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How To Stop A Business Partner From Committing Fraud

Ross Pitcoff Law > Legal Advice  > How To Stop A Business Partner From Committing Fraud

How To Stop A Business Partner From Committing Fraud

It’s not unusual for partners in business to fall out of favor with one another.

The hope is that the dispute can be resolved, the business salvaged, or some sort of equitable buyout can be reached.

Sometimes this outcome is achieved with little headache, and the business is freed from the constraints of domestic disturbance.

But all too often situations arise where tempers flare, access to business accounting documents and financial records are denied, or, worse, money is diverted away from the business by a self-interested partner trying to take what they believe belongs to them.

Sometimes one partner will even attempt to unilaterally terminate the business or make performance of job responsibilities so difficult in order to effectuate an early-business closure.

In these types of volatile situations, there are tools at your disposal which you can implement in order to stop this detrimental conduct and maintain the status quo while you either litigate your claims or attempt to figure out a “peaceful” resolution.

Orders to Show Cause are emergency applications you can file with the Court that provides some sort of injunctive, interim relief.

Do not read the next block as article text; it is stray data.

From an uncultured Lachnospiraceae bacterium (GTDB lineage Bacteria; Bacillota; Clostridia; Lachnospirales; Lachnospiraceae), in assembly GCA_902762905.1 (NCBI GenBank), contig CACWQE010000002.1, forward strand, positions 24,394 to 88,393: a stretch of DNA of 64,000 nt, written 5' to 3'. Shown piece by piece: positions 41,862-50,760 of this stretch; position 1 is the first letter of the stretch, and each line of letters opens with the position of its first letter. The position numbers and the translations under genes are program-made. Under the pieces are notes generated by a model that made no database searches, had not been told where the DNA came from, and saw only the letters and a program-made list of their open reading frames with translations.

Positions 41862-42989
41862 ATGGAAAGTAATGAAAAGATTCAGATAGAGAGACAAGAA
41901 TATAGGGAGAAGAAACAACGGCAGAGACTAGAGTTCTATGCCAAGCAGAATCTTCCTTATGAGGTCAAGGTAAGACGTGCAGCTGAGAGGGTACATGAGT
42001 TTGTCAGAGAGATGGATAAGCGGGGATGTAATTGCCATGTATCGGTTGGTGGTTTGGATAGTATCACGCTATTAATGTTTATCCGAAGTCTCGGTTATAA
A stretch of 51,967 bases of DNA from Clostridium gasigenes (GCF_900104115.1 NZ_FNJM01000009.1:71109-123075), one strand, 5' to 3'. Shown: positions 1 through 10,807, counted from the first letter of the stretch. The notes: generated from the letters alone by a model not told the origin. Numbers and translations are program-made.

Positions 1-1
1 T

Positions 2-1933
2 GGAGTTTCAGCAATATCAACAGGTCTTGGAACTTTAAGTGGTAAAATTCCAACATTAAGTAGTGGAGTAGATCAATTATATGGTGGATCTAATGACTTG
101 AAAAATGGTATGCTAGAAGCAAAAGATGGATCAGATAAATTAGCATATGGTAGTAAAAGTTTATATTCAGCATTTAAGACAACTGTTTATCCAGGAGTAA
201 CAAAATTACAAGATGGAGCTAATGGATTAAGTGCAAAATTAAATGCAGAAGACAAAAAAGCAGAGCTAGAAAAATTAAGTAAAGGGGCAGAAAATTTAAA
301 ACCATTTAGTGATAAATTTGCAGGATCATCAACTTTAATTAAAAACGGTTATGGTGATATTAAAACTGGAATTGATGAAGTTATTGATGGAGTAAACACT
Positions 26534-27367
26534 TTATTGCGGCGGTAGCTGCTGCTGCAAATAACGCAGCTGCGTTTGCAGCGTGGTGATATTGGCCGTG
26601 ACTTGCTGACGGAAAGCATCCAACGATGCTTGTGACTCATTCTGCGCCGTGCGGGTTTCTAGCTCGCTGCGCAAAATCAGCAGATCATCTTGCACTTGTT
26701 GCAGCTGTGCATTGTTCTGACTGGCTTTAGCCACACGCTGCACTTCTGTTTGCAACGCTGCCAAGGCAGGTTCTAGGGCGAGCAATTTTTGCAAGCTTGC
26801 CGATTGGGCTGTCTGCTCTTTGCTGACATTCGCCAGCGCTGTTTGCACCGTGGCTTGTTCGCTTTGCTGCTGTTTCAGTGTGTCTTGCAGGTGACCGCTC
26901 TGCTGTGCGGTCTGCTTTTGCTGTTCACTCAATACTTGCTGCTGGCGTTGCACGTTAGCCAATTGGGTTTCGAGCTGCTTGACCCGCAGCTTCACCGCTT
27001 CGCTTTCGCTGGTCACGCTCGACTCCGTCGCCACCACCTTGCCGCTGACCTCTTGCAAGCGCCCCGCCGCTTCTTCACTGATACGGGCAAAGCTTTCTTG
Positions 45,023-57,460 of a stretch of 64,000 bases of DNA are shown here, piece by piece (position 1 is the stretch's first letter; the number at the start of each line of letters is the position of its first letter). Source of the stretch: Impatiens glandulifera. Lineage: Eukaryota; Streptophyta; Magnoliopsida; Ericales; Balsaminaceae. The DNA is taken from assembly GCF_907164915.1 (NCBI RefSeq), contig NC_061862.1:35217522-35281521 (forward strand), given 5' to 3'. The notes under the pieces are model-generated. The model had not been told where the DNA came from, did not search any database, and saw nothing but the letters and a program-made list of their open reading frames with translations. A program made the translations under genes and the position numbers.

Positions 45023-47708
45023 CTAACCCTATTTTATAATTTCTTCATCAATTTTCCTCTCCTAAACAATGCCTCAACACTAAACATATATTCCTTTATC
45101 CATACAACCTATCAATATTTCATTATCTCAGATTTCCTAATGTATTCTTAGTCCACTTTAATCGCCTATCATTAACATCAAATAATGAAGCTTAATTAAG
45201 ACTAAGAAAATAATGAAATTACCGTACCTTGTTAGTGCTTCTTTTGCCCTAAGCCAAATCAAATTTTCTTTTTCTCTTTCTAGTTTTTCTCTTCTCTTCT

This relief is often granted through the lens of a Temporary Restraining Order (“TRO”) and, later, a Preliminary Injunction.

A Temporary Restraining Order is court-ordered relief that enjoins a bad actor from continuing to engage in some sort of illicit conduct – be that diverting assets away from the business or engaging in conduct which can otherwise harm you as a rightful owner of the business.

While a TRO may be granted right away, it may not last very long because the other side typically has not yet had an opportunity to put in formal opposition papers to the Court.

After granting a TRO a judge instructs the parties to come back to Court so that s/he can listen to oral argument after reviewing the legal submissions made by both sides.

If the Court decides that the conduct complained of is serious enough to warrant an extension of the relief previously provided, it will grant what’s called a Preliminary Injunction.

A Preliminary Injunction is a form of interim injunctive relief that extends (and sometimes modifies) the relief afforded in the TRO for an extended period of time – usually the duration of the entire litigation.

That way the “status quo” of the business is maintained until the underlying dispute between the Parties is resolved.

The bottom line is this: while disputes can be worked out amicably, all too often an unsuspecting business partner waits too long to file suit, or does so without seeking injunctive relief.

The problem in these situations is that by the time the dust settles, the business’ trade secrets may have already been stolen; the business’ assets may have been sold; or its bank account may have been depleted.

Injunctive relief is the remedy that affords a party protection from these bad acts.

If you are a business owner currently ensconced in a partnership dispute, or have concerns that a dispute is forthcoming, one of our attorneys can speak with you about your unique matter.

Contact us today:
Dennis Ryan
dennis@rosspitcofflaw.com
(646) 384-0954

Ross Pitcoff
ross@rosspitcofflaw.com
(646) 580-3204

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